“In this case, the Attorney General purported to appoint a private citizen as Special Counsel to prosecute a former President on behalf of the United States. But, I am not sure that any office for the Special Counsel has been ‘established by Law,’ as the Constitution requires. By requiring that Congress create federal offices ‘by Law,’ the Constitution imposes an important check against the President—he cannot create offices at his pleasure.”

“If there is no law establishing the office that the Special Counsel occupies, then he cannot proceed with this prosecution. A private citizen cannot criminally prosecute anyone, let alone a former President,” he said.

“[T]here are serious questions whether the Attorney General has violated that structure by creating an office of the Special Counsel that has not been established by law. Those questions must be answered before this prosecution can proceed. We must respect the Constitution’s separation of powers in all its forms, else we risk rendering its protection of liberty a parchment guarantee,” he concluded.

Smith’s case against the former president and its trial have been pending amid the high court’s consideration of the issue.

In an exclusive interview with Fox News Digital, former President Trump said, “I have been harassed by the Democrat Party, Joe Biden, Obama and their thugs, fascists and communists for years, and now the courts have spoken.”

“This is a big win for our Constitution and for democracy. Now I am free to campaign like anyone else. We are leading in every poll—by a lot—and we will make America great again,” he said.

The justices heard arguments from Trump attorney John Sauer and Michael Dreeben, a Justice Department attorney representing Special Counsel Jack Smith, on April 25 on whether presidents should have “absolute immunity.”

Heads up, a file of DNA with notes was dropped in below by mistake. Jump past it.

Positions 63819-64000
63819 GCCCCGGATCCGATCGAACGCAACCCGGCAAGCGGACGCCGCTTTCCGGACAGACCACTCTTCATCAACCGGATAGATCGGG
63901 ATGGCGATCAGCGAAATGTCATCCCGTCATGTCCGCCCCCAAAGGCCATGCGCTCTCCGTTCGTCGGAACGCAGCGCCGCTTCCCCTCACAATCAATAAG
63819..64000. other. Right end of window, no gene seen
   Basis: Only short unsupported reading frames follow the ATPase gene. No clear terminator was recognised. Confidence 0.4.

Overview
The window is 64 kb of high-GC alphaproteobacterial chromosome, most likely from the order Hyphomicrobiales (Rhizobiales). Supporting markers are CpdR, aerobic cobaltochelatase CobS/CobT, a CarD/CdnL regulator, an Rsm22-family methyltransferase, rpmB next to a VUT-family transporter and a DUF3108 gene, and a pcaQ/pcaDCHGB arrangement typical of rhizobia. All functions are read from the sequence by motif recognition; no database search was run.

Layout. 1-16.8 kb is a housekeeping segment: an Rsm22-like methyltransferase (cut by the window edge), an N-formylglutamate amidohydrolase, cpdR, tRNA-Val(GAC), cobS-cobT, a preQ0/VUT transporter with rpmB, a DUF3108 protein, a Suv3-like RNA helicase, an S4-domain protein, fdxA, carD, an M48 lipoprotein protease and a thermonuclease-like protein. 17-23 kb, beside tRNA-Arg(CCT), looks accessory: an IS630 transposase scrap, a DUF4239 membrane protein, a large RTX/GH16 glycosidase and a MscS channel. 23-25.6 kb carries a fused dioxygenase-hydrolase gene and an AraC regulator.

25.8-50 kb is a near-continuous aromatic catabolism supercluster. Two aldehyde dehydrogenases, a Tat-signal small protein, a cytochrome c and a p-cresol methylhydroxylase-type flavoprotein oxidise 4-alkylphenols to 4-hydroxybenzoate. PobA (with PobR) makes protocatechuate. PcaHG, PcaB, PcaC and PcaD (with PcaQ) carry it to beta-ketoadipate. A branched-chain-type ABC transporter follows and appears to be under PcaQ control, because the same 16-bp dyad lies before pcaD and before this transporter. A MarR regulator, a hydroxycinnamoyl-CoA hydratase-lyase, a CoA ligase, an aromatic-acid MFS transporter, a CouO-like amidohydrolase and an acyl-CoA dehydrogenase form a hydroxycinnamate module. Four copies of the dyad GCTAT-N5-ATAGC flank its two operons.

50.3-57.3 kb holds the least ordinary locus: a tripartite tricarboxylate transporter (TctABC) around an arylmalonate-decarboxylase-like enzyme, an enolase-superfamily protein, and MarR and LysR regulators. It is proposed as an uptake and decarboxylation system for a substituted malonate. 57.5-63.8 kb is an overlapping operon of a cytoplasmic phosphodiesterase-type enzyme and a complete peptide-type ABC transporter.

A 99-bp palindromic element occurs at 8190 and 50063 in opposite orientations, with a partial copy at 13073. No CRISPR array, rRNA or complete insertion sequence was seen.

During those arguments, both liberal and conservative justices focused on the broader implications of the question for future presidents but raised sharply different concerns.

Justice Samuel Alito questioned the repercussions of charging a former president.

“Now if an incumbent who loses a very close, hotly contested election knows that a real possible nullity after leaving office is not that the president is going to be able to go off into a peaceful retirement, but that the president may be criminally prosecuted by a bitter political opponent,” Alito asked, “will that not lead us into a cycle that destabilizes the functioning of our country as a democracy? And we can look around the world and find countries where we have seen this process, where the loser gets thrown in jail,” he said.

Meanwhile, Justice Ketanji Brown Jackson, appointed by President Biden, asked if the “potential for criminal liability is taken off the table, wouldn’t there be a significant risk that future presidents would be emboldened to commit crimes with abandon while they’re in office?”

If someone with those kinds of powers, the most powerful person in the world with the greatest amount of authority, could go into office knowing that there would be no potential full penalty for committing crimes. I’m trying to understand what the disincentive is from turning the Oval Office into, you know, the seat of criminal activity in this country,” she said.

Justice Brett Kavanaugh summed up the stakes for the court’s decision: “This will have huge implications for the presidency.”

“I’m not talking about the present, so I’m talking about the future,” Kavanaugh said.

And Justice Neil Gorsuch stressed during questioning: “We’re writing a rule for, yes, for the ages.

As for Alito’s question, the former president has repeatedly claimed that he is being prosecuted by his political opponents, warning Americans and voters that all cases against him, in all jurisdictions, are being brought by his opponent — President Biden — and being done in coordination with the White House.

Meanwhile, the ruling comes after a New York jury found Trump guilty on all counts of falsifying business records in the first degree stemming from Manhattan District Attorney Alvin Bragg’s investigation.

Read the original article at Fox News